The Detroit School Board voted Wednesday to open consideration into whether a handful of DPS schools should have their "offensive" names changed — including Benjamin Carson High School of Science and Medicine, named for former presidential candidate, accomplished surgeon, and Housing and Urban Development director, Dr. Ben Carson.
The board will seek comment over the next several months on whether to change Carson High, which was named for Dr. Ben Carson before he became active in politics, and well before he became an ally of President Donald Trump, something the Detroit School Board apparently doesn't appreciate.
The Detroit News reports that at least one school board member has been campaigning to have Carson stripped of the honor, and that the proposed name change has everything to do with how the Detroit School Board feels about Republicans.
"Board member LaMar Lemmons had pushed to rename Carson school, which is named after the Housing and Urban Development secretary and former Republican presidential candidate who graduated from the district," the Detroit News said.
"Lemmons cited the neurosurgeon’s name being added when the district was under an emergency financial manager, saying some residents objected to Carson representing the city," they added, quoting Lemmons as noting that "Residents 'don’t support the (Trump) administration.'"
A policy passed in the district last year allows DPS to change school names in order to honor “individuals who have made a significant contribution to the enhancement of education," and if “the community of the geographic area where the school is located requests a name change that more closely aligns with the history of the locality, or information newly discovered about the current name of the school is negative in nature.”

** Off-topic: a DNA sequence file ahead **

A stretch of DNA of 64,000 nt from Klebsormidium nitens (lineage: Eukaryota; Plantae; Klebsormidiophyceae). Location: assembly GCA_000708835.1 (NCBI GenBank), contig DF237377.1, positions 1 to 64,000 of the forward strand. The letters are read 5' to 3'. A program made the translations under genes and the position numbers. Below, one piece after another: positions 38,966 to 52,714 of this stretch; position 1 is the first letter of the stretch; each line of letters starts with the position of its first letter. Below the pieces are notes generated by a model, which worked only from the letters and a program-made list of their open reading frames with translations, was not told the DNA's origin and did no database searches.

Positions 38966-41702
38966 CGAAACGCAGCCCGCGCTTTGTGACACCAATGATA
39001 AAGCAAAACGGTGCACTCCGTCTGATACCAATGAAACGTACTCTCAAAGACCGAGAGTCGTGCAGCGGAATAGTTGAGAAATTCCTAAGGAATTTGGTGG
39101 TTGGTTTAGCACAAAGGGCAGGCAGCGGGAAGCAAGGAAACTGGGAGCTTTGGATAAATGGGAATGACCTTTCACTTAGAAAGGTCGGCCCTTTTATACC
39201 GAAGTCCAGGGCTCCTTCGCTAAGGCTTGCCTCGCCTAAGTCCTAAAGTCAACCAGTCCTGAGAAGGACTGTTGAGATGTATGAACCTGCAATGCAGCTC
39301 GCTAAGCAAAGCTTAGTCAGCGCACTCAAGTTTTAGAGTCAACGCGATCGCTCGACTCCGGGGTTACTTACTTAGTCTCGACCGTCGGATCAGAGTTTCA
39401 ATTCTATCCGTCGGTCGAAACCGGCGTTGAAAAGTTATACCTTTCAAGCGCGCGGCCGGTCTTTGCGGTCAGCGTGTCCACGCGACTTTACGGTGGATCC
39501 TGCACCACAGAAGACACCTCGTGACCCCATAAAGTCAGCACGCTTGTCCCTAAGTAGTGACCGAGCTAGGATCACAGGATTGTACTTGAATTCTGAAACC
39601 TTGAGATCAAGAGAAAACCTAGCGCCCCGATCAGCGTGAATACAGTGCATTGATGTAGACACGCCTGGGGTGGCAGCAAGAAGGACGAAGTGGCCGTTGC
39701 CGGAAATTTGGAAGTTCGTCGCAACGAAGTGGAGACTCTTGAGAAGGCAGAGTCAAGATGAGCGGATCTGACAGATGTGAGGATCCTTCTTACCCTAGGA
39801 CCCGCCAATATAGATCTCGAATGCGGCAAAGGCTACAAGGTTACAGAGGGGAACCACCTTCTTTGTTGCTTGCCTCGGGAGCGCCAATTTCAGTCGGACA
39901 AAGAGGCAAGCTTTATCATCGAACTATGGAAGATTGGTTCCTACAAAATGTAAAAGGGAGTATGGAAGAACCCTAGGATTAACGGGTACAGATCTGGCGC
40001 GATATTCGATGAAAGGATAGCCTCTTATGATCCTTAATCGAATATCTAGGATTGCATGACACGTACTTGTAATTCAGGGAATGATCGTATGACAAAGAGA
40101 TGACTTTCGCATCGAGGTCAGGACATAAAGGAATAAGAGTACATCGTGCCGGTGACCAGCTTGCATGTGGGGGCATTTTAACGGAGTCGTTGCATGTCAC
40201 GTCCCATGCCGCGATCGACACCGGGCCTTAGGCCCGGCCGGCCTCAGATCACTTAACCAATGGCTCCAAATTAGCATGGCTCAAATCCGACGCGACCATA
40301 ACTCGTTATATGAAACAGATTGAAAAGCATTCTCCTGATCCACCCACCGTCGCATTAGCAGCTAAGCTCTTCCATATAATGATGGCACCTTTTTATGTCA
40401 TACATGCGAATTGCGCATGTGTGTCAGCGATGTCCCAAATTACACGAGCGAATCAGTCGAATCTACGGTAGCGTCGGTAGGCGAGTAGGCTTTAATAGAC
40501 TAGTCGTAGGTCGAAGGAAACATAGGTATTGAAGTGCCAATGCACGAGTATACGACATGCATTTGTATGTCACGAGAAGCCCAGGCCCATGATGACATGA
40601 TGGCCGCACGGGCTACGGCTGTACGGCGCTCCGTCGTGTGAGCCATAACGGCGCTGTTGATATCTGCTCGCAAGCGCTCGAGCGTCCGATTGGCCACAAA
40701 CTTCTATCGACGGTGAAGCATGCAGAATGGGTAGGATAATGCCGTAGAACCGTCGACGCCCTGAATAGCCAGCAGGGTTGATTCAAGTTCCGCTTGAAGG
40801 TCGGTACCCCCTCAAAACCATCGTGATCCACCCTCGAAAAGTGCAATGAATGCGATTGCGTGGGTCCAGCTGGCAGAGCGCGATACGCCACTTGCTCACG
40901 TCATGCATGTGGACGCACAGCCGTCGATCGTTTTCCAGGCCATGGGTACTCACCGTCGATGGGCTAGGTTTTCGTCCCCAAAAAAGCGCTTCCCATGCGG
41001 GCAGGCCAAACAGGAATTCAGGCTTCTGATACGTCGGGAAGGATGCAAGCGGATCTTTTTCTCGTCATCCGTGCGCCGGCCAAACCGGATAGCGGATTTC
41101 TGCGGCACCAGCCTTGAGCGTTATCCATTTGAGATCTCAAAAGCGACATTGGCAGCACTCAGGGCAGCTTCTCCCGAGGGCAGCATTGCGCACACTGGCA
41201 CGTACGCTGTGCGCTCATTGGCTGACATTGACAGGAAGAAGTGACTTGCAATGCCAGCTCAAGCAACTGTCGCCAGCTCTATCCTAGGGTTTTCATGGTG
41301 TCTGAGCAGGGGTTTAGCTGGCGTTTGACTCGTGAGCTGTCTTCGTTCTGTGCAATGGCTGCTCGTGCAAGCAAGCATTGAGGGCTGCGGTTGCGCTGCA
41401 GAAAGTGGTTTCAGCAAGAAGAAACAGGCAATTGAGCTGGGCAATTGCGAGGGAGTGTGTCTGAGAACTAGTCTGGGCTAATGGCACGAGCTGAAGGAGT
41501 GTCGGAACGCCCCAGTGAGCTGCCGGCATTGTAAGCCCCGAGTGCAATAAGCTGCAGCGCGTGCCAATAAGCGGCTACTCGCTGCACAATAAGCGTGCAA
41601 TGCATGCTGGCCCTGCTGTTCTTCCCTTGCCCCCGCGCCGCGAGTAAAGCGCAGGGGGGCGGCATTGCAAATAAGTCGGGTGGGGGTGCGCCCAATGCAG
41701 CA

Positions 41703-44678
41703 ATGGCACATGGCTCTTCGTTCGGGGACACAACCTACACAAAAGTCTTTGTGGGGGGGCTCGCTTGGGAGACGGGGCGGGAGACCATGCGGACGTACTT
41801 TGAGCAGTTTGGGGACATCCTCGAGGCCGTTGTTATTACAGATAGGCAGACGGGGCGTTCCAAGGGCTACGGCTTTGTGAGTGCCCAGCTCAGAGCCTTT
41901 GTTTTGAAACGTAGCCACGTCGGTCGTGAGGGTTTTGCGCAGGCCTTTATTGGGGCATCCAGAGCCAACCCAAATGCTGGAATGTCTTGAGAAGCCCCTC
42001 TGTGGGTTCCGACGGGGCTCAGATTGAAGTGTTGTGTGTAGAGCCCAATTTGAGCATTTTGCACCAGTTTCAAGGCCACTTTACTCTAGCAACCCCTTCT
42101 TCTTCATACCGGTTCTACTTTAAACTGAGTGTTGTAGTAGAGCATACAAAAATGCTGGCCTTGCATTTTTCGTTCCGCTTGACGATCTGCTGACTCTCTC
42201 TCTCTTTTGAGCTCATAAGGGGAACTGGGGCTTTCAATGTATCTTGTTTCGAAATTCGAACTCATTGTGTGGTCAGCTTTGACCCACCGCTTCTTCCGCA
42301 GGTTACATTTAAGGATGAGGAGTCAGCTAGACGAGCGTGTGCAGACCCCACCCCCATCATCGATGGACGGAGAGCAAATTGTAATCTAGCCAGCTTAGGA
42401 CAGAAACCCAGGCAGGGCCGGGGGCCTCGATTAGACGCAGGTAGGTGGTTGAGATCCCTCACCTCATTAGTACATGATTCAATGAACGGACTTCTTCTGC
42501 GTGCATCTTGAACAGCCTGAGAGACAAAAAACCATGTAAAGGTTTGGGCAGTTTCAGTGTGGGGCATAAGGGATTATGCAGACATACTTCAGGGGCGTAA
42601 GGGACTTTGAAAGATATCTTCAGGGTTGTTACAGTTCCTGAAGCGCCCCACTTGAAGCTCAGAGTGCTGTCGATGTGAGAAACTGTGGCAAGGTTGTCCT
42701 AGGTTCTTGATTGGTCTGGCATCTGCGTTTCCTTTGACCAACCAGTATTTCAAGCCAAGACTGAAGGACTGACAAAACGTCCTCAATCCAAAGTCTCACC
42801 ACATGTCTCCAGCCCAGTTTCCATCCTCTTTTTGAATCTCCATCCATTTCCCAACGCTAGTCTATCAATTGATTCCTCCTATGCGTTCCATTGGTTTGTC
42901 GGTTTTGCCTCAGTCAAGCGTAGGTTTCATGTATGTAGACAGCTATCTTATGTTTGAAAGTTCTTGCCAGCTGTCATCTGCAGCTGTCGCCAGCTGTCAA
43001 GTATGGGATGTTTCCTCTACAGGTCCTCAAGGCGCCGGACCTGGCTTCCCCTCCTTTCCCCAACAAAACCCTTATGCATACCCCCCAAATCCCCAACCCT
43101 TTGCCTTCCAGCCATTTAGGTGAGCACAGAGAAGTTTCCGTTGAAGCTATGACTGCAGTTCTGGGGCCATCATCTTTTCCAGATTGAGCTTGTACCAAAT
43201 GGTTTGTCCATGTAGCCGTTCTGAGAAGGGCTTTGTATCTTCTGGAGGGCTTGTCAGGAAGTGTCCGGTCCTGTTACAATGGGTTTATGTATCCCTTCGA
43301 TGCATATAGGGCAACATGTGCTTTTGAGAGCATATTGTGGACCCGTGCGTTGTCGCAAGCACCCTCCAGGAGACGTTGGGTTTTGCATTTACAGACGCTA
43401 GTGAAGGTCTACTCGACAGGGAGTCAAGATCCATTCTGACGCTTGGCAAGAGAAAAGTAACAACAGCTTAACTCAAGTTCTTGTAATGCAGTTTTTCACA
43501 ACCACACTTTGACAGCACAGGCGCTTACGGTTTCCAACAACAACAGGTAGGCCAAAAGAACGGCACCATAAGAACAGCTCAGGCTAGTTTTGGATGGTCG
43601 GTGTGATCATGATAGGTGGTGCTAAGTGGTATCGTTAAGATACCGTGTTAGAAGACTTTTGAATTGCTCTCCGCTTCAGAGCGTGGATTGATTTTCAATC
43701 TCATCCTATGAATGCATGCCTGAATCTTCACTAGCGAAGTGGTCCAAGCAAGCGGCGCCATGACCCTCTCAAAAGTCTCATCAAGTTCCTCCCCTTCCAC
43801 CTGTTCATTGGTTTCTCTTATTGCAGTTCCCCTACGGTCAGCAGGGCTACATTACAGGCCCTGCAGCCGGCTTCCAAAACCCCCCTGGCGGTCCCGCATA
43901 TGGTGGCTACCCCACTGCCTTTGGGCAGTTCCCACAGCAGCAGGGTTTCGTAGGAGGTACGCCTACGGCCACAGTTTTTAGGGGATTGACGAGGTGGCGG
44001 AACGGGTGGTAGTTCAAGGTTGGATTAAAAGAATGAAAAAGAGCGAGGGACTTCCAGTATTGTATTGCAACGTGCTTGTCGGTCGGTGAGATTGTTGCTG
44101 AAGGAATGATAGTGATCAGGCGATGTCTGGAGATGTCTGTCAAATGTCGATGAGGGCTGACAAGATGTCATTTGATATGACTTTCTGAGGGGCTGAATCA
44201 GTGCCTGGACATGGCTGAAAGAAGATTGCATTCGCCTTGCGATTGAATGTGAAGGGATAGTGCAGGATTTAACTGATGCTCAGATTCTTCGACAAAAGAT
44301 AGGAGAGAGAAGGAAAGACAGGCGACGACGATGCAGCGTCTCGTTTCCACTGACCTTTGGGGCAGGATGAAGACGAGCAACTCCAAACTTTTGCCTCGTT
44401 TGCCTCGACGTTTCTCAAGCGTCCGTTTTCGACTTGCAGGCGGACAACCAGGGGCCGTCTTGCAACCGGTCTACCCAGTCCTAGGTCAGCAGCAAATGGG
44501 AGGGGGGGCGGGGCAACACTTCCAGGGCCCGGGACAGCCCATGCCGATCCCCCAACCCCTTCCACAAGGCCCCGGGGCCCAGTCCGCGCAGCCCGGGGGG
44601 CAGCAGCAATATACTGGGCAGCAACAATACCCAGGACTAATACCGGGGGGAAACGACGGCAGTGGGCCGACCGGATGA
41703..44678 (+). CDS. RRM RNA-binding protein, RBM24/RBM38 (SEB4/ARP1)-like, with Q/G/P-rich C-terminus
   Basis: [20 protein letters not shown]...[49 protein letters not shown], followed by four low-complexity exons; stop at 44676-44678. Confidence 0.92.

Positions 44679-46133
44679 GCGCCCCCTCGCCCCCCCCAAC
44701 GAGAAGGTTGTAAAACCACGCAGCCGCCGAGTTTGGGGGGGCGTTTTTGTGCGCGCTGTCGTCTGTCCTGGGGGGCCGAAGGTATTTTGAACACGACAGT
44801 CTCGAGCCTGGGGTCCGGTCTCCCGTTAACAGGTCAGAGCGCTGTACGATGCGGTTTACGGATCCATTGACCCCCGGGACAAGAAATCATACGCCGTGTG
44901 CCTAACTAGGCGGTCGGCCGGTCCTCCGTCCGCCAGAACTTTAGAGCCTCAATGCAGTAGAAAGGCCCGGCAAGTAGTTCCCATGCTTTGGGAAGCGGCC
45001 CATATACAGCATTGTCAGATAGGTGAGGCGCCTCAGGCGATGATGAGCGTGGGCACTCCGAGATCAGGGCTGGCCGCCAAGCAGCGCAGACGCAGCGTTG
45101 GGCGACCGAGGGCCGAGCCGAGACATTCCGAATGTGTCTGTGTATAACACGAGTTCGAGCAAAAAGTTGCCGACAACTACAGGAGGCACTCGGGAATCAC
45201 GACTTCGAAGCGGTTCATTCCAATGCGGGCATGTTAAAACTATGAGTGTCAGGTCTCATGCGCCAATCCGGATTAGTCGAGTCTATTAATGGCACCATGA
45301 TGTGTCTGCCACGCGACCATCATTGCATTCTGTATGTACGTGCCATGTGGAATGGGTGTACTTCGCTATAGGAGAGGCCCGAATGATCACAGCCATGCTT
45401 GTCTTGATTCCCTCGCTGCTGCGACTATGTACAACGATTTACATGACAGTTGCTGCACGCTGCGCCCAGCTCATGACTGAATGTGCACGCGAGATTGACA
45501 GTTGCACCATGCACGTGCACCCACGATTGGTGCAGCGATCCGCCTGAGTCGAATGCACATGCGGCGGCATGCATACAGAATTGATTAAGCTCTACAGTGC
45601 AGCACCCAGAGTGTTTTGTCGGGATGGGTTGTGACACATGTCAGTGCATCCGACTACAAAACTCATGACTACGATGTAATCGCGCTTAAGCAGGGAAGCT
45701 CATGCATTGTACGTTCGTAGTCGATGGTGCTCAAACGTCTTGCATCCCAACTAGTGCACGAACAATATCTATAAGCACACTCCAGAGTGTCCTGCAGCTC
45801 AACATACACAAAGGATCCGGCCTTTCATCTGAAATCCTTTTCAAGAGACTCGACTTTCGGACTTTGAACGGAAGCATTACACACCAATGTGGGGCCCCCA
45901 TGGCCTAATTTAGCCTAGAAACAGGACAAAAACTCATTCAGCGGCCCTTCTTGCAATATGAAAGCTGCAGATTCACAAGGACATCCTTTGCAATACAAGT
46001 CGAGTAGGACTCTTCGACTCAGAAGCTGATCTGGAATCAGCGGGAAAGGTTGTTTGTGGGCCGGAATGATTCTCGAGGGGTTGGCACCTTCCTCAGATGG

Poor Ben Carson isn't the only one on the chopping block. Harms Elementary School, Frederick Douglass Academy for Young Men, and Detroit School of the Arts are all under consideration for a name change. The most likely name to replace Carson or Douglass? Aretha Franklin.
Fortunately for Dr. Carson, it could be a while before Detroit gets around to renaming his school. The vote Wednesday night was just to open an "input period" for community members. The DPS board would have to undertake a separate effort to initiate a name change, and that change would have to pass muster with local voters.
For a brief time in 2017, a "name-changing" trend swept the United States as localities looked to rid themselves of monuments to Confederate generals, slaveholders, and other historical figures more recently deemed undesirable.
Although several key monuments were removed, the fervor over "problematic" names and statues died down, particularly after President Trump pointed out that those in charge of designating monuments and building names as "problematic" weren't likely to stop their crusade once Civil War soldiers and Manifest Destiny supporters disappeared from the public square.
Detroit's efforts to extricate Dr. Ben Carson from the city's legacy is only proof Trump was on the right track.